Tachikue Gorge (Tachikuekyo)
A hidden gem near the second biggest city in Shimane PrefectureBy Laura Payne
Tachikue Gorge (also called Tachikuekyo) is a hidden gem located about ten kilometers from the center of Izumo—the second biggest city in Shimane Prefecture. Famous for cliffs that tower over the Kando River, the gorge was designated a national scenic spot in 1927 and a prefectural nature park in 1964. Since long before that, however, Tachikue has been a place of worship as evidenced by the presence of temples and over 1,000 Buddhist statues.
In addition to these claims to fame, Tachikue is a renowned autumn leaf viewing spot. Around mid-November, the forests light up with seasonal hues, drawing hikers who want to enjoy the season while avoiding the crowds that can appear in other areas.
Tachikue Gorge’s hiking trail lies on the other side of suspension bridges that span the river. Upon crossing, a leisurely walk laced with religious connections awaits.
It is said that about 1,200 years ago, a Buddhist monk on a pilgrimage traveled through Tachikue and suddenly heard a voice calling from the river. Upon investigating, the monk saw a light shining beneath the water, and it was then that a turtle carrying a statue of Yakushi Nyorai (the Medicine Buddha) on its back emerged from the depths. Receiving the statue, the monk placed it in a nearby cave. Later, in the year 824, a temple called Kienzan Hikoji was built, and it is here that Yakushi Nyorai and the turtle are worshiped today. Another temple called Reikoji was built in 1919, and it venerates Shaka Nyorai (the historic Buddha).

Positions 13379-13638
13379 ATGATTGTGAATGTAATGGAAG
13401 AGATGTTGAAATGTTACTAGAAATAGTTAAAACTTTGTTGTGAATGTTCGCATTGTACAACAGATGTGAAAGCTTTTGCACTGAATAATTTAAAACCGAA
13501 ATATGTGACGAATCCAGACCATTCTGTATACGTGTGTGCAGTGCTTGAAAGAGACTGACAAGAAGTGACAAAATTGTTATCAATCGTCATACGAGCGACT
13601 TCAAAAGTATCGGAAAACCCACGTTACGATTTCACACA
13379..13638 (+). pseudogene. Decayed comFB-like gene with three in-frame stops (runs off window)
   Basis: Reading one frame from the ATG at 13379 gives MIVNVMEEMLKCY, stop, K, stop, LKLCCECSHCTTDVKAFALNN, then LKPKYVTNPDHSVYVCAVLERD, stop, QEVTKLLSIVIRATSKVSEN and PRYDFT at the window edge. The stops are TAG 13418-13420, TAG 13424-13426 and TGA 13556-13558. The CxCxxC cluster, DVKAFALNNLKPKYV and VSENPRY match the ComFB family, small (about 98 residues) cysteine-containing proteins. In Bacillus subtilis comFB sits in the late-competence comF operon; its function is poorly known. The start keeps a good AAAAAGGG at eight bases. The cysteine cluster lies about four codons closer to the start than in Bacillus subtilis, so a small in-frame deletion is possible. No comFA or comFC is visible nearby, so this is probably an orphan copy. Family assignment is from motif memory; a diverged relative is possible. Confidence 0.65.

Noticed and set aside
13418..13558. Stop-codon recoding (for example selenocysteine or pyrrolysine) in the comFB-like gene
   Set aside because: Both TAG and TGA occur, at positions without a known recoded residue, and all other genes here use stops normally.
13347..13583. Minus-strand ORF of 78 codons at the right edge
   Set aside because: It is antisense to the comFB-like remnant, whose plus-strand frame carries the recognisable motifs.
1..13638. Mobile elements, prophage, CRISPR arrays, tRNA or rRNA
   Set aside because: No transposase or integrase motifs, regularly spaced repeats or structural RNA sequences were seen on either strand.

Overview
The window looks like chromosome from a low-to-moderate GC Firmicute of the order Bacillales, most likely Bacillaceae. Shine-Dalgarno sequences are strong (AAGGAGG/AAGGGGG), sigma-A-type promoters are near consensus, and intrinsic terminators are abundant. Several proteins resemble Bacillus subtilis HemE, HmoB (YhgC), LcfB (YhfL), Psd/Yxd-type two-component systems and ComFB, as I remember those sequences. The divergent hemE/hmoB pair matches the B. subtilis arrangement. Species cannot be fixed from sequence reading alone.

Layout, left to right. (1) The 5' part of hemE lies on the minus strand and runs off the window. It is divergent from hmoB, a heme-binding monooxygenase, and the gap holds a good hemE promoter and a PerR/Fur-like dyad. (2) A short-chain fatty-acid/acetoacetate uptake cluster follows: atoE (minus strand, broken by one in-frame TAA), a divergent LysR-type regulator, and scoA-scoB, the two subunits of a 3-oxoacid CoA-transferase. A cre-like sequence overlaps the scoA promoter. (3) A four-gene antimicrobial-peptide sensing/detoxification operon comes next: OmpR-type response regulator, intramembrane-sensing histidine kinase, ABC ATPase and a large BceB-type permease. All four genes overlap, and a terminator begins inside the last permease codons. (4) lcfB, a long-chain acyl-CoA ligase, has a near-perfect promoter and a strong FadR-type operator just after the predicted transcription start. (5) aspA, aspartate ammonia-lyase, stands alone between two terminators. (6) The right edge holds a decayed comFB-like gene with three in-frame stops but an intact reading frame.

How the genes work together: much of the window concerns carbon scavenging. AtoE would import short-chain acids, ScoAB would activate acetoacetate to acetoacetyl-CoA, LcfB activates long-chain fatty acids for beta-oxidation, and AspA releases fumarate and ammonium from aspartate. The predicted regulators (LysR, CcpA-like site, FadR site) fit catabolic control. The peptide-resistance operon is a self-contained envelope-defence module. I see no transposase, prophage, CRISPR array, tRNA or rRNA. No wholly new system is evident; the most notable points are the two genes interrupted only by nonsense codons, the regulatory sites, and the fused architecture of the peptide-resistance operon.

In addition to these two temples, anyone who embarks on the gorge’s walking trail can see about 1,500 small statues scattered throughout the forest. The newest statues were erected around the same time Reikoji was built, but others are much older and have been weathered with time.
Camping and More
The western side of Tachikue Gorge is home to a campground, which offers spaces for both tent and car camping. Along with enjoying the gorge, campground guests can join hands-on experiences such as pottery workshops and Izumo soba noodle-making classes (with an advance reservation).
Meanwhile, the eastern side of the gorge is home to the hot spring inns Tachikue Onsen and Hakkouen. Here, overnight or day visitors can relax in baths that boast views of the gorge’s scenery or have a meal made with local ingredients.